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Disclaimer: the internship experience at HUL is subject to various parameters like place of posting, category of production, profile, team, projects etc. If your internship does not turn out as awesome as mine, I am not to be blamed. I was probably the luckiest in the lot!
A brief introduction
I’m the only intern to be posted at Nasik, in a Kwality Walls factory (we also have two small Kissan jam and Knorr soup units here but ice cream remains the major production), and believe me, getting to work in a food factory, especially ice cream, is the best thing that can happen to you during an internship. Having 2-3 ice creams (sometimes shoots up to 6-7!) has become a daily routine, and on days that I don’t go back on time for dinner, I can always go to the Knorr tasting unit and have whichever soup I want. Oh, and I also get to try out the new variants that are yet to reach the market!
The company has given me an awesome hotel room with AC, wifi, LAN and TV all to myself, a cab comes to pick me up in the mornings and drops me back, the team here is amazing, most of them graduated from IITs only a few years back and I love the projects given to me. What more could one ask for?
[pullquote]It is completely okay if you cannot answer all the questions, they don’t even expect you to. Firing guesses is probably the worst thing that you can do in an interview because the person sitting across you will invariably know more than you do! [/pullquote]
HUL is one of the first five companies that come to campus for hiring interns. We had DB and GS come in on Day 0 (16th August) and all three FMCGs – HUL, P&G and ITC on Day 1. The results of these five companies were announced at the end of Day 1. So if you’re lucky enough to get shortlisted in all 5, you’ll find yourself giving back-to-back interviews and GDs for two continuous days, and know where you land before the day ends.
The selection process is pretty straightforward – one GD and two interviews – both of which are a mix of HR and tech. The only preparation I had done was spend a few hours the previous day preparing for the HR aspect of interviews and GDs although I would recommend you brush up your technical concepts as well. Even if you’re not asked questions based on them, that is sure to boost up your confidence. While HUL interviews are proclaimed to be the most technical of the three FMCGs that come to campus, I hadn’t found mine to be so (or else I wouldn’t have been here!).
I was asked 3-4 very basic questions on thermodynamics and fluid mechanics, and I was pretty blunt about the ones that I couldn’t answer. What they basically look for is your ability to grasp new concepts, the approach that you follow to answer the questions asked and your willingness to learn and work with a team. It is completely okay if you cannot answer all the questions, they don’t even expect you to. Firing guesses is probably the worst thing that you can do in an interview because the person sitting across you will invariably know more than you do!
In a nutshell, your interviews and GDs should be such that you enjoy the process; selection will follow 🙂
The journey begins
The internship started off with a 3-day induction (called FAM, short for familiarization) at the Head Office in Andheri at the end of which we were sent to our respective locations. These are three days where you get to meet brilliant people (I also refer to my co-interns here), a brief introduction to the company and its brands, some interesting sessions, a party night and a lot of fun games. All this ended on Friday evening and I reached Nasik on Saturday morning.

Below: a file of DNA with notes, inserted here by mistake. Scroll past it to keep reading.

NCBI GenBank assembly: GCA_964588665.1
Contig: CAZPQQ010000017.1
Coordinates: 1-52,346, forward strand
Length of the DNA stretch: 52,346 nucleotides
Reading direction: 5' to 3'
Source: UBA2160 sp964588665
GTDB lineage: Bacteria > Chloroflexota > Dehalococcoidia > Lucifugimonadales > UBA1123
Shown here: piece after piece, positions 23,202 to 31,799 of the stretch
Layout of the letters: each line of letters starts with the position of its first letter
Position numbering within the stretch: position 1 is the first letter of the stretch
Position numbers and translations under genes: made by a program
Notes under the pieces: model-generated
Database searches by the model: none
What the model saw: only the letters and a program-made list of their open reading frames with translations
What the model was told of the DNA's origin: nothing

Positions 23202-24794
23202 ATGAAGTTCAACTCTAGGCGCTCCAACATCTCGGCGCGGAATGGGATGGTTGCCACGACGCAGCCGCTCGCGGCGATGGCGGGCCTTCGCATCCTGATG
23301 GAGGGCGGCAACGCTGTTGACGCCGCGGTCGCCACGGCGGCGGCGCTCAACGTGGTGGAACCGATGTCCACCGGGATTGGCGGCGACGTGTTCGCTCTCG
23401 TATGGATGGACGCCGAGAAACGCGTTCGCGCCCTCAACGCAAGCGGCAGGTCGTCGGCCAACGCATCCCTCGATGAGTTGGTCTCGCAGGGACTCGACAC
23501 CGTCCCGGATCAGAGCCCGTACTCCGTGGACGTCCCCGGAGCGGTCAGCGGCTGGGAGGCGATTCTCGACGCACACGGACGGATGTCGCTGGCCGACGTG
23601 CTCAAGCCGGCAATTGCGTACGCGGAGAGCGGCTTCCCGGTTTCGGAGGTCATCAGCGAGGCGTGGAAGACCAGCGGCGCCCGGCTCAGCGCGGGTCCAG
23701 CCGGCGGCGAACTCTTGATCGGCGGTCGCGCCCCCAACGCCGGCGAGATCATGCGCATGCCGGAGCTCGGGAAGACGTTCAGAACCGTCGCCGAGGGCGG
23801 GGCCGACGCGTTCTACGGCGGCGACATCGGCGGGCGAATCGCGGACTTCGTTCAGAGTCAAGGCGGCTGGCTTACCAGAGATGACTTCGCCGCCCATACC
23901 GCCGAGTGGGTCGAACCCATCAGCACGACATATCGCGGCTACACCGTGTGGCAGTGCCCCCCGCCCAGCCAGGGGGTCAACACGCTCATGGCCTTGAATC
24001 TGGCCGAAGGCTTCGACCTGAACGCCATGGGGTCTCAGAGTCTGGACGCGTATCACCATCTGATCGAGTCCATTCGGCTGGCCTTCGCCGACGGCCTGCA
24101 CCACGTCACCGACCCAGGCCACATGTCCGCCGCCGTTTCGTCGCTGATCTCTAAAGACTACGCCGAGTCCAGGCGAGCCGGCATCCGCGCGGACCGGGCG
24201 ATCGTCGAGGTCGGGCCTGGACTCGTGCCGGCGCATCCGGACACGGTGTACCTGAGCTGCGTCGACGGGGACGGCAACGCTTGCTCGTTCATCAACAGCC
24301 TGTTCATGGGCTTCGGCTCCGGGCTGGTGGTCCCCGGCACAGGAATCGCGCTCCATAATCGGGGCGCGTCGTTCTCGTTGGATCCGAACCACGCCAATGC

[pullquote]The result is a steep learning curve, you learn the practicality of things, the actual application of all the theory learnt in class and most importantly, people management.[/pullquote]
My first day at work was a Sunday (we have Saturdays off and Sundays working), which involved a boring one hour-long safety induction and then sitting idle in one place, smelling jams and ice creams but not being able to see or eat them and then being sent back early.
Generally, the projects given to interns are very similar to that of a consultant’s, specified technical problem statements that you’re expected to work on. My first two weeks were spent in understanding the projects and how they fit in the factory and key areas of improvement. The next 2-3 weeks were spent in analyzing how to resolve the problems identified and the remaining time in implementing my proposed solutions.
The experience so far
I think the best part about my work is that it is not a desk job. I have to move from one end of the factory to another, I work 12-14 hours a day of which a maximum of half an hour is spent on my laptop. The result is a steep learning curve, you learn the practicality of things, the actual application of all the theory learnt in class and most importantly, people management. That, I think, would be my biggest takeaway from this internship.
One good thing about HUL is that you’re given all the freedom to implement your proposals (provided they make sense!) and you’re in fact, supported by the team. I have a wonderful team here, incredibly helpful people. The company culture is such that you will most often than not find good, hardworking and helpful people, something that I believe is not very easy to find. The factory atmosphere is different, the entire team is sort of a close-knit family. The other day we went one of the manager’s home and cooked dinner all by ourselves!
Nasik is famous for its vineyards, and that is one place certainly worth visiting. I admit I haven’t had the time to explore the city a lot, working six days a week in a factory sort of drains your energy. But while I’m thoroughly enjoying myself here, I cannot wait to get back to insti and have hot chocolate at Brewberrys. Last year in insti awaits!
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